There is little support for removal of SC Confederate monuments

There is little support for removal of SC Confederate monuments

COLUMBIA, SC (WIS) - From the Wade Hampton statue on the south side of the State House to a marker near the governor's office noting Sherman's attack, to another on Gervais Street for the Robert E. Lee Highway, South Carolina's capital building is surrounded by reminders of the Confederacy.

Visitors including Rich Zinn, in Columbia, to help his daughter start school at USC believe they should stay there.

"There's definitely a historical value, whether it's wrong or right," said Zinn as he toured the State House grounds.

Not all of the monuments are linked to the Civil War. The eastern part of the property includes an African-American monument with a depiction of a slave ship.

A couple of monuments pay tribute to post-war figures. One of them, the so-called "Father of Gynecology," J. Marion Sims.

Critics including Columbia Mayor Steve Benjamin said the Sims monument, located at the corner of Gervais and Assembly Streets, is offensive. Sims performed many of his experiments on African-American women, without using anesthesia.

A monument to former Governor and U.S. Senator "Pitchfork" Ben Tillman has been targeted for years. In 2008, Democratic Richland Rep. Todd Rutherford introduced legislation to remove the Tillman statue.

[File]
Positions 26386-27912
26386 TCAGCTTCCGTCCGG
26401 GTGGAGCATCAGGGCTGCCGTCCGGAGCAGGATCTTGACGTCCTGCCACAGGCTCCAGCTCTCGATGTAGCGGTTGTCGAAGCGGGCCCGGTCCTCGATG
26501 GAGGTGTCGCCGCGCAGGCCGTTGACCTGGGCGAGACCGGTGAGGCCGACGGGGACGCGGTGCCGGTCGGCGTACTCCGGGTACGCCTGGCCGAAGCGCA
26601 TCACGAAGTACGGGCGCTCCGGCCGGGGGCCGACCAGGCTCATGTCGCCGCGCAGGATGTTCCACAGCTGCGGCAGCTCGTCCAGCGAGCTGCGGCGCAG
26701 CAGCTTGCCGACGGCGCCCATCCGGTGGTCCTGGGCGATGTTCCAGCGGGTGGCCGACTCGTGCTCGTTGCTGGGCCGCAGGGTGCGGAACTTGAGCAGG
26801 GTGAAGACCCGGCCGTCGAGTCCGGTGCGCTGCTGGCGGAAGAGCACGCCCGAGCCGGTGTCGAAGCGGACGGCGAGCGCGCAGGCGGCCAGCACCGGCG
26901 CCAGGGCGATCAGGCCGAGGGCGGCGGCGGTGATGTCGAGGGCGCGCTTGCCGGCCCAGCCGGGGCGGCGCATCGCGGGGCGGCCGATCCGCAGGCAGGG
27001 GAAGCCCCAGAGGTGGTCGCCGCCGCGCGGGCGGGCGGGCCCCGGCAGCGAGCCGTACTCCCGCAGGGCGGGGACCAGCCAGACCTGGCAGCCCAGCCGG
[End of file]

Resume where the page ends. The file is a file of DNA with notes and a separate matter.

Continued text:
Rutherford and others citing Tillman's participation in Reconstruction-era "Red Shirt" militia raids that murdered dozens of black victims. Rutherford's
bill failed and he has more recently called for modification of the monument to reflect the brutality of Tillman's history.

The 2000 Heritage Act, passed in the effort to remove the Confederate flag from the State House dome, requires a two-thirds vote by House and Senate to remove a monument.

Rutherford admits it is unlikely the General Assembly would back removal. South Carolina Sons of Confederate Veterans Commander Leland Summers says his organization opposes any effort to remove Confederate monuments.

"History is history," he told us by phone. "You can't change it."

Governor Henry McMaster, House Speaker Jay Lucas, and others have said there is no legislative support for removing historical monuments.

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